Nineteen climate change activists shut down ‘The Port of Newcastle’, the world’s largest coal port for a day in an occupation by nineteen students and professionals on 15th September 2018. Defendants in the case were sentenced today in the Newcastle Local Court.

Of the nineteen, eighteen have been sentenced to a twelve-month conditional release order with no conviction (one received a twelve-month community corrections order with a recorded conviction) for their peaceful actions against the dangerous thermal coal mining industry. 

It is clear the interests of the coal industry have been put above the interests of the Australian public and that of the majority of the world’s inhabitants.

The Port of Newcastle at Kooragang, on the lands of the Worimi and Awabakal people is the world’s largest thermal coal port.  Australia is the world’s largest thermal coal exporter. “The Newcastle 19” entered the Kooragang coal port in an act of non-violent civil disobedience on 15th September 2018.

One of the sentenced, Rilka Laycock-Walsh said: “What we did was safe. How we acted was respectful.  Our comrades were The Knitting Nanas. We were vulnerable, locked onto enormous machinery, surrounded by five-story high piles of coal and more than thirty riot and regular police and a rescue officer with one angle grinder to cut 19 off people”.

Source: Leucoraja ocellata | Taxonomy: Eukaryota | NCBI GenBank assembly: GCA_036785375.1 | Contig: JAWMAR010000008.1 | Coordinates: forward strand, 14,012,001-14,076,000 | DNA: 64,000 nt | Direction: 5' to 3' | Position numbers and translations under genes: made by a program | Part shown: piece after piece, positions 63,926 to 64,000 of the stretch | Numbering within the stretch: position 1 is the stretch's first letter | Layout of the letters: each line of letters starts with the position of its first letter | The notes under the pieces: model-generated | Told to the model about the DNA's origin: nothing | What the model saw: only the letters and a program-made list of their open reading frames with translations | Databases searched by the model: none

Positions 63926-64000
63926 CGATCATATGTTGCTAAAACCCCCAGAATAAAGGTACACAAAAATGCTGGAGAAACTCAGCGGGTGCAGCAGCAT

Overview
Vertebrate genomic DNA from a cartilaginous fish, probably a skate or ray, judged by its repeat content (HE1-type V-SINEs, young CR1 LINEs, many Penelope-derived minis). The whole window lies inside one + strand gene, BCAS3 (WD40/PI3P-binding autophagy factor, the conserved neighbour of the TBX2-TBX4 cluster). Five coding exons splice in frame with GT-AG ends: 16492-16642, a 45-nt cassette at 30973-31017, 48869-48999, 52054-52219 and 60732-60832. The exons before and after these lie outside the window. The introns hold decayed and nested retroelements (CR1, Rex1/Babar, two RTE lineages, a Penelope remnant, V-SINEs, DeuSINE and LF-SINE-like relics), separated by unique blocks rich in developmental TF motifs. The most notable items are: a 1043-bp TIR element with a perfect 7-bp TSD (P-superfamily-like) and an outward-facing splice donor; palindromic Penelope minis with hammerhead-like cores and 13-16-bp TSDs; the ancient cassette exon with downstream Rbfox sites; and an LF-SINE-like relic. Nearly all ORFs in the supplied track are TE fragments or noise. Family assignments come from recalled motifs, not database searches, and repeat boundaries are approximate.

It is scientifically verified that the burning of thermal coal is one of THE major contributors to human induced climate change. The window of opportunity to reduce greenhouse gas emissions worldwide is closing rapidly. The actions taken by governments, supranational organisations and the fossil fuel interests that drive this crisis have been woefully inadequate.

Another of the sentenced, Laura Hall-Levetan said: “While ecocide and other crimes covered by UN Human Rights laws are not punishable in this country, 19 people today, mostly in their 20’s, young students and professionals, were sentenced in the criminal justice system for utilizing their human rights and standing up against a corrupt and unjust power, the thermal coal industry”.

Sentenced activist Julia Hengstler said: “The Coal port and its few workers were disrupted for the day. This is nothing compared to the disruption to communities caused by climate change.  Renewable energy is economically more viable for the Australian public than coal fired power. Coal workers and their families matter and they deserve an income stream beyond coal”.

A Frontline Action on Coal (FLAC) spokesperson said: “We have been punished but we have not been castigated. End Coal activists in Australia and worldwide will continue to undertake non-violent direct action against the coal industry and governments. This will continue until we see viable, sufficient action against climate change”.